spring break, he went north to Toronto, from which he was able to get to
    Havana. His total visits since then: “Somewhere in the mid-60s,” he
    guesses. Every time the border agents run his passport, they ask, “Why
    so many times?”

    Originally, he went because it was forbidden, Anderson says, and now
    it’s because he’s long since fallen in love with “all things Cuban: the
    music, the culture, the cigars, the baseball.” After college, Anderson
    worked for a Democratic congressman on Capitol Hill, was an advance man
    for Bill Clinton in California, and apprenticed seven years at the right
    hand of super­market billionaire Ron Burkle–a useful résumé for
    navigating a market in which business and politics are inseparable.

    With his company U.S. Cava Exports, Anderson, 47, is trying to bring
    expensive wines from Napa Valley to Cuban consumers. He’s been laying
    the groundwork for years, hosting a seven-day tour of Napa and Sonoma
    wineries for his Cuban friends, and leading a party of more than 100
    California vintners on an educational mission to Cuba, where they met
    with chefs and sommeliers. Like Weinstein, Anderson is hoping to make
    money on tourism. Unlike Weinstein, he’s peddling an embargo-exempt
    agricultural product that’s not contingent on new construction. This
    should be easy.

    And yet, 2,500 miles northwest of Havana, in a refrigerated warehouse
    near Napa County Airport, sits a shipping container filled with
    Anderson’s stranded inventory: 1,200 cases of carefully curated
    California sauvignon blanc, zinfandel, pinot noir, cabernet, and
    chardonnay. Total value, just under $400,000. It’s been there all fall,
    costing him at least $500 per month, and not for want of a buyer. In
    fact, Anderson has one all lined up, a Cuban state-owned distri­butor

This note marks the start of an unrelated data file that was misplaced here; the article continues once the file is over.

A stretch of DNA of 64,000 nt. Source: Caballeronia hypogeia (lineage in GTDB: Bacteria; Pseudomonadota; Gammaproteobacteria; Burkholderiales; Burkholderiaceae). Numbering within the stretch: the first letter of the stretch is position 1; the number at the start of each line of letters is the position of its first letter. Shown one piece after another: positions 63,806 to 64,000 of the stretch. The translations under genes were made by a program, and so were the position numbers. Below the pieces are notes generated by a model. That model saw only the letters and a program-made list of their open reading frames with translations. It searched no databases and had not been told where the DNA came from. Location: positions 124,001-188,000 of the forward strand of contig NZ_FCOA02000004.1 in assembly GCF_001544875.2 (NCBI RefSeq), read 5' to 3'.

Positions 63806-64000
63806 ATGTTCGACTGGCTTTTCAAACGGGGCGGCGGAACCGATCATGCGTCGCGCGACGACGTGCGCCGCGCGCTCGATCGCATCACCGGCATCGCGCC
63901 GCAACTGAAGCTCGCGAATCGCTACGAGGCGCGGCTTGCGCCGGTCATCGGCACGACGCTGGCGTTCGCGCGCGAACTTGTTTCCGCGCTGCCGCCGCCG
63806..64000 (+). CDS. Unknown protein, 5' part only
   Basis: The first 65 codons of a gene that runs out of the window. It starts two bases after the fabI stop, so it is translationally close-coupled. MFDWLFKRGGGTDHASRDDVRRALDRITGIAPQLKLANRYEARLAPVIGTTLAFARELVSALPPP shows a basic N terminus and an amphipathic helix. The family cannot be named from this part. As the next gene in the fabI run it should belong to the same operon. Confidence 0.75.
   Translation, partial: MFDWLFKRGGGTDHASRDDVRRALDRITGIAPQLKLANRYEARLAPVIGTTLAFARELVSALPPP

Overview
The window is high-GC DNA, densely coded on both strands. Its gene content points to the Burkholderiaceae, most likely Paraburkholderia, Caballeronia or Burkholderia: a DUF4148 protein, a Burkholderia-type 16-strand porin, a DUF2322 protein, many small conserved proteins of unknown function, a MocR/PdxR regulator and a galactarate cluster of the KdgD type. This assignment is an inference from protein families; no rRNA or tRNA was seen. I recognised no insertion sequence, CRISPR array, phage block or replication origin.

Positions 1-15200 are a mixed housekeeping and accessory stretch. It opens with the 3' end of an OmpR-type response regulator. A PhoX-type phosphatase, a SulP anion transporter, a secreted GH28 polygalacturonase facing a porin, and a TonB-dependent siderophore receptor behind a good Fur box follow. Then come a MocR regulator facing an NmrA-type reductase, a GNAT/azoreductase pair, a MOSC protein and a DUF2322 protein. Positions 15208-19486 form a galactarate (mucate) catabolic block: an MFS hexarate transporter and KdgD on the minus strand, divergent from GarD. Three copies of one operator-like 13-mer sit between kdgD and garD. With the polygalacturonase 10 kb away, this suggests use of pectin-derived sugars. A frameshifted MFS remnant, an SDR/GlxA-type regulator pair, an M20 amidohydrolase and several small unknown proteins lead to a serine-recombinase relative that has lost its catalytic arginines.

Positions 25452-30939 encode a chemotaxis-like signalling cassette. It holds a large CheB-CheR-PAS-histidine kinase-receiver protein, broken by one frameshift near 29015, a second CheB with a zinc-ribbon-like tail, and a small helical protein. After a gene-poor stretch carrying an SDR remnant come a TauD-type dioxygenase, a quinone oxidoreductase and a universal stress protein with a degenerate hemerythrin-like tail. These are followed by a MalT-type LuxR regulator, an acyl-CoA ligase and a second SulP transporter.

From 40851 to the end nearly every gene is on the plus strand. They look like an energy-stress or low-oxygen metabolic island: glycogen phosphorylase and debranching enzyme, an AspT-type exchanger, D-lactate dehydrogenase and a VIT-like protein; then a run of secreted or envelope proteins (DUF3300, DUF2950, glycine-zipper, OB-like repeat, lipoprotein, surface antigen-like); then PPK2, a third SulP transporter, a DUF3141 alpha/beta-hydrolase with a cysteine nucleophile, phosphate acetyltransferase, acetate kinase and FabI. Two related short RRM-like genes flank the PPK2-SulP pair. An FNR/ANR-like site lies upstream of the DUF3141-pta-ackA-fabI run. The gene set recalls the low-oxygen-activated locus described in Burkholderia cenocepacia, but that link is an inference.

willing to pay full price in advance, per U.S. law. But there’s a
    holdup. Anderson is waiting on final approval from the highest levels of
    government–in this case, Cuba’s foreign ministry.

    U.S. Cava Exports is only one of Anderson’s ventures at the moment, so
    he has the luxury to wait this bureaucratic purgatory out. He still sees
    a chance to have “a real, viable business and grow it over time.” The
    rest of the world is already here, he points out. Not just Cuba’s
    biggest trading partner, China, and Spain–it’s oldest–but also Brazil,
    Canada, Mexico, the Netherlands. The list goes on. “A whole litany of
    countries are here doing business,” Anderson says. “They trust the
    system well enough to invest hundreds of millions of dollars. This idea
    that it’s not happening? It’s happening, but it’s happening without us.”

    Saul Berenthal went to high school before the revolution. He was born in
    Havana, where his parents met after fleeing the Nazis in Eastern Europe.
    His father worked his way from Holocaust refugee to sole GM parts
    supplier for Cuba, which helped land Saul at the elite Havana Military
    Academy. In 1960, his parents sent their 16-year-old son to study in the
    United States. They visited him the following year, expecting to stay
    for a few months. Then came the failed Bay of Pigs invasion. Suddenly,
    they were unwilling to return to Cuba, refugees once again, this time in
    America.

    Bespectacled and trim, still at home in a loose-fitting guayabera,
    Berenthal has a complicated relationship with his birthplace. He belongs
    solidly to the generation of exiles whose grim resolve and political
    clout have defined U.S. aggression toward Cuba. But he’s also become a
    full-fledged American, having had spent 18 years at IBM, where he met
    Horace Clemmons, his future business partner. They bonded over their
    frustration with IBM’s stubborn attachment to proprietary product lines
    when the future was all about open-source computing. “We worked hard,
    lived the American dream, created three companies and sold them, and set
    ourselves up for a nice retirement,” says Berenthal.

    But, a couple of years into retirement, Cuba beckoned, and starting in
    2007, Berenthal was finding excuses to visit his birthplace. “It was
    curiosity more than anything,” he says. The surprise was that he felt
    instantly at home. The language, the mannerisms, the customs, the
    operating in a culture where it’s hard to make appointments (“You’ll be